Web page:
Conversations with Curators

Published on November 22nd, 2012

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A series of interviews with upcoming curators as a prelude to the conference 'Collecting and Presenting Born-Digital Art. A matter of translation and (historical) knowledge'.

I conducted a series of interviews with upcoming curators as a prelude to a conference I’m organising for Baltan Laboratories in collaboration with the Van Abbemuseum: Collecting and Presenting Born-Digital Art. A matter of translation and (historical) knowledge.

#1 Lindsay Howard: 319 Scholes / Eyebeam
#2 Domenico Quaranta
#3 Tom Clark & Rózsa Farkas: Arcadia Missa
#4 Amber van den Eeden & Kalle Mattsson: Temporary Stedelijk
#5 Katja Novitskova : independent artist/curator
#6 Laura Mousavi: e-PERMANENT

Although curating digital artworks in physical spaces and online exhibitions is becoming more widespread, such exhibitions are mostly taking place outside of the world of traditional art. Currently a new generation of curators is organising exhibitions in old warehouses, family homes, small side-street galleries, or online. They use existing curatorial formats for these presentations, adapting them if necessary, or even creating new ones. A common denominator among these curators is their experience with online curating and presenting online artworks in physical spaces. These curators take the digital and physical realm as a given and move fluidly between the two, leaving traces in each. The interviews focus on their ideas and thoughts on curating today and how they deal with the divisions between the various art worlds.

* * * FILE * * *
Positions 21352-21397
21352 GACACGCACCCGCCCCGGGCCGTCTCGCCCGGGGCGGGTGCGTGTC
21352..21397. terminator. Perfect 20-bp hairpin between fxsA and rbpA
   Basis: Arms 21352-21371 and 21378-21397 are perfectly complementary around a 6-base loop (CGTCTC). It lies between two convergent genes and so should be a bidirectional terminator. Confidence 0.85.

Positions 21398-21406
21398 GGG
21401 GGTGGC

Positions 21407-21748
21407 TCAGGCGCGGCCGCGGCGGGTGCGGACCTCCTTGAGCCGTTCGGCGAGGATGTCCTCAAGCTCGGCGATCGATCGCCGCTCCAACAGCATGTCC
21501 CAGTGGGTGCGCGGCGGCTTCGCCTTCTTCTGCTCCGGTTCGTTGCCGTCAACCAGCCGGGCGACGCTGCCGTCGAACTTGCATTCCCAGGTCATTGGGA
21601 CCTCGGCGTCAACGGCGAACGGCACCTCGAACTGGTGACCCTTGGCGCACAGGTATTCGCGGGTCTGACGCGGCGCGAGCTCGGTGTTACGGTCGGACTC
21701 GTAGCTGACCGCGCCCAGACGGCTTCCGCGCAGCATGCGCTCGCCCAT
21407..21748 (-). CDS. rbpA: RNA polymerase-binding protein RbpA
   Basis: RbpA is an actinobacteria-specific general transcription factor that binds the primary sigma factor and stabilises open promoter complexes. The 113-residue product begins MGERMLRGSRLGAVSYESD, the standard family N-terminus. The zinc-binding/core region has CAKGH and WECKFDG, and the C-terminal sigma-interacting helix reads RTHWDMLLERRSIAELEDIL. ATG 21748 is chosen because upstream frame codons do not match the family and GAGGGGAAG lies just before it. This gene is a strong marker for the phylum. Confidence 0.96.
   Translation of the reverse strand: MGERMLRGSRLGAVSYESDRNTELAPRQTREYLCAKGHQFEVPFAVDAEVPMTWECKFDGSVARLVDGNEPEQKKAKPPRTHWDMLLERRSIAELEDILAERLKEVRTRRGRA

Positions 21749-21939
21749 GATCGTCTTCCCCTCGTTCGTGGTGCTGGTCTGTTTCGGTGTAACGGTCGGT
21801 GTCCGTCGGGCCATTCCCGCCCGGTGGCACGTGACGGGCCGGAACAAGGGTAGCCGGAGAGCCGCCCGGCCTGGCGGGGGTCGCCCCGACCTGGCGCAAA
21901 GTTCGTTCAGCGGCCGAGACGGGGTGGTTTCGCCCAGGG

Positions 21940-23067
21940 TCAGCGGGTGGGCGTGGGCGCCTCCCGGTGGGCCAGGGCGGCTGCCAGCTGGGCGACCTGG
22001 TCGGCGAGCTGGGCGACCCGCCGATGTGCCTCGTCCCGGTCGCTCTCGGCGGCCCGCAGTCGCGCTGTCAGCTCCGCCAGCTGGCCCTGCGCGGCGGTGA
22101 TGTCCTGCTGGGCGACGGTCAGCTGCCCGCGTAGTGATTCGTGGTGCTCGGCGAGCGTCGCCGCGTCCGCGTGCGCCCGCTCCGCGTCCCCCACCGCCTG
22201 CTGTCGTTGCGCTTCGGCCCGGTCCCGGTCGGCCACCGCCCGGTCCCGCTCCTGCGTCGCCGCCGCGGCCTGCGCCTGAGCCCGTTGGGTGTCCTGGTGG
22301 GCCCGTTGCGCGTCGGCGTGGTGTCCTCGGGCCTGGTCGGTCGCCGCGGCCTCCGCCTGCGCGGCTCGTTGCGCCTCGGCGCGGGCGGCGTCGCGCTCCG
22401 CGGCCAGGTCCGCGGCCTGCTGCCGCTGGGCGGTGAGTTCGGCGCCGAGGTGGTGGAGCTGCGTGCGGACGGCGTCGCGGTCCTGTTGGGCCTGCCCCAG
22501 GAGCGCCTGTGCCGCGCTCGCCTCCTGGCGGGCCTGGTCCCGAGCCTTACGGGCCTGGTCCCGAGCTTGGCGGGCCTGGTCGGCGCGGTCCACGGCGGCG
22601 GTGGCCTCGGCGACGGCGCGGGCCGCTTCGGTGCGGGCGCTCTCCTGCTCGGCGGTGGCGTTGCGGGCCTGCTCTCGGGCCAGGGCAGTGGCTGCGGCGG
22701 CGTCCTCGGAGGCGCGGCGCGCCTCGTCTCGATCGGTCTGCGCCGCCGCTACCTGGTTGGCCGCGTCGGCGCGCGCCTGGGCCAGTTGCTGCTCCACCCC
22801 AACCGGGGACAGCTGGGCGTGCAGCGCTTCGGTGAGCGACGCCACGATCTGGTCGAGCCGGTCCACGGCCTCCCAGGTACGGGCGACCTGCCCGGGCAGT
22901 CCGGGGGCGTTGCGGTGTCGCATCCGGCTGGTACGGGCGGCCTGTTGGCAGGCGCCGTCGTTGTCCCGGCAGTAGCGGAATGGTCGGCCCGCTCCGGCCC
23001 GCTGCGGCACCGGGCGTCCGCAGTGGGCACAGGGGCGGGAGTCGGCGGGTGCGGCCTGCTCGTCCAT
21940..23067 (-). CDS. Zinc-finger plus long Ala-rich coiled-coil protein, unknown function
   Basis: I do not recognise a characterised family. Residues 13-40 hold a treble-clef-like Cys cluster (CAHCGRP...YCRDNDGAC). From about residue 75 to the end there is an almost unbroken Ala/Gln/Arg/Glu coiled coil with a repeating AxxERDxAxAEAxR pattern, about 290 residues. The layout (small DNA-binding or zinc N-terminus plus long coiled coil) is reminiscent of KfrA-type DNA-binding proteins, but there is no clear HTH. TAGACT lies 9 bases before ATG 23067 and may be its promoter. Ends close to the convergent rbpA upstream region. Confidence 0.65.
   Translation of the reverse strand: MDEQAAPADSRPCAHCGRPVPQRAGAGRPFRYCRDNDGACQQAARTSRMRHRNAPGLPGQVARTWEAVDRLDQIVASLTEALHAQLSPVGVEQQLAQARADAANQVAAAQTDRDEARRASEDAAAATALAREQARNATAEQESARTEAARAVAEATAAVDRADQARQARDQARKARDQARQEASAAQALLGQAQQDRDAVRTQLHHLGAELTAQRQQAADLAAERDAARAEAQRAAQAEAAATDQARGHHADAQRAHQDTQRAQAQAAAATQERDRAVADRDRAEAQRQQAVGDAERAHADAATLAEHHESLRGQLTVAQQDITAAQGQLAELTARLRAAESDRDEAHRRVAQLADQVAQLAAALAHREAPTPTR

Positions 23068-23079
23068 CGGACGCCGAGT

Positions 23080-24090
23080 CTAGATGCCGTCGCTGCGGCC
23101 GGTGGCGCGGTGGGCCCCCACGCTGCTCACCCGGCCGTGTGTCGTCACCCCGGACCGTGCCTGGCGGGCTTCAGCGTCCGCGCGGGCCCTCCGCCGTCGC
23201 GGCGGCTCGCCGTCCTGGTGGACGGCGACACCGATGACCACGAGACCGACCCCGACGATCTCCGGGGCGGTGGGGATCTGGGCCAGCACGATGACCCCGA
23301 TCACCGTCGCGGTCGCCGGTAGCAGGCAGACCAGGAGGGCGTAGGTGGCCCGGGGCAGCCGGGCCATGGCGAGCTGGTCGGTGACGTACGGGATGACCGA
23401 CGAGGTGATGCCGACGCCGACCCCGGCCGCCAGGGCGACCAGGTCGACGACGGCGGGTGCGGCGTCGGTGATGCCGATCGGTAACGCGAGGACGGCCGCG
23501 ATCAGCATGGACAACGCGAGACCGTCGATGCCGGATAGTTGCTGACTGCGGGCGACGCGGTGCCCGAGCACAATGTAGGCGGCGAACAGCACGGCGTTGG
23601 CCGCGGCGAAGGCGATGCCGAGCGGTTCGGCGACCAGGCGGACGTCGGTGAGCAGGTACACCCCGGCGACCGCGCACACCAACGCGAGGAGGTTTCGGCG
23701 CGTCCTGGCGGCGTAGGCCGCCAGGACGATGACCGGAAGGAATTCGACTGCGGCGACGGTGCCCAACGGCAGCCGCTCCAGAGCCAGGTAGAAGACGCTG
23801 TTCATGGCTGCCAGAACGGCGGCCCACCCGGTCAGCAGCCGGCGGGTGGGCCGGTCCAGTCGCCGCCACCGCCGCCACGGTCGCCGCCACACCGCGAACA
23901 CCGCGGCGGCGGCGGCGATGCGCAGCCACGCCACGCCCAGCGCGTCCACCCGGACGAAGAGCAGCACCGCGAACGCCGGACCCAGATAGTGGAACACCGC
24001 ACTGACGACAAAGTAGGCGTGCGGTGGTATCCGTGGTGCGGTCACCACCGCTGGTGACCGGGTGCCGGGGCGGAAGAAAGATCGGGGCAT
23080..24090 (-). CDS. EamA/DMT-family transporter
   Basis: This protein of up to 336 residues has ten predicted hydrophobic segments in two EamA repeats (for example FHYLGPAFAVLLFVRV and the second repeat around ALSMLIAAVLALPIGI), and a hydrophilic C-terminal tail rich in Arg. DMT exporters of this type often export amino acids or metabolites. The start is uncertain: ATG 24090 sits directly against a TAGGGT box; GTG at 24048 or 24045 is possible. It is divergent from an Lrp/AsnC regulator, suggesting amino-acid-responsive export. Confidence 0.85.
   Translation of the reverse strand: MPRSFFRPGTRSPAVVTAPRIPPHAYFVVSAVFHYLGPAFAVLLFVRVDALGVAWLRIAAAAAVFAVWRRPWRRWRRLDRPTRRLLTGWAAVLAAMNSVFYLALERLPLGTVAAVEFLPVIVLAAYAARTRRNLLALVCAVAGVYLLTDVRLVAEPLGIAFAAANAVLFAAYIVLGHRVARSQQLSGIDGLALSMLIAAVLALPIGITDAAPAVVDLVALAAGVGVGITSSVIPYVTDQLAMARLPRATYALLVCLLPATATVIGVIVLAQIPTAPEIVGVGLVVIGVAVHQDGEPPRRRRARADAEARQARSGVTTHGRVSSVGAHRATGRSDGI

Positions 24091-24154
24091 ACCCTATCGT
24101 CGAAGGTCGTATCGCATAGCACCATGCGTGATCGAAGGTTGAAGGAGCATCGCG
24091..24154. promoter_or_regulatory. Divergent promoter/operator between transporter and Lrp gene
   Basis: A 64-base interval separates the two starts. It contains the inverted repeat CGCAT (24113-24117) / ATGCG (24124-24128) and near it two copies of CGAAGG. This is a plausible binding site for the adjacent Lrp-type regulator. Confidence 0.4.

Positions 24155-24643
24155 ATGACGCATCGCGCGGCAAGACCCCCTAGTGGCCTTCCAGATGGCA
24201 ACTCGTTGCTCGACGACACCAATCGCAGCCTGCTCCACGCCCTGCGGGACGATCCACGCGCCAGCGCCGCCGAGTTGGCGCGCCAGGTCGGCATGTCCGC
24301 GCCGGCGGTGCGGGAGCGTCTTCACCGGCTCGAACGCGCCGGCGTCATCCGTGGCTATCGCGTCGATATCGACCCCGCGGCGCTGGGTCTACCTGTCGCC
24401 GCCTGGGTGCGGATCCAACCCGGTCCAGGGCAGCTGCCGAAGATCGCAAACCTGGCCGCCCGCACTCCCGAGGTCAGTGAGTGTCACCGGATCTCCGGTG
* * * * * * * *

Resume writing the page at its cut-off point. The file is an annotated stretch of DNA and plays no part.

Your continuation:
Since their practice mostly occurs online these interviews were conducted by e-mail. All the curators were asked the same questions, with slight variations due to their specific projects or to expand on previous responses. The selection of curators for this interview series is based on my personal encounters with them during the past year. I met all of them through other projects, some by chance and some by appointment. When talking and working with them, I noticed similar lines of thinking, regardless of the differences in their curatorial styles. What at first seemed a random choice became an interesting kaleidoscope of current practices in curating.

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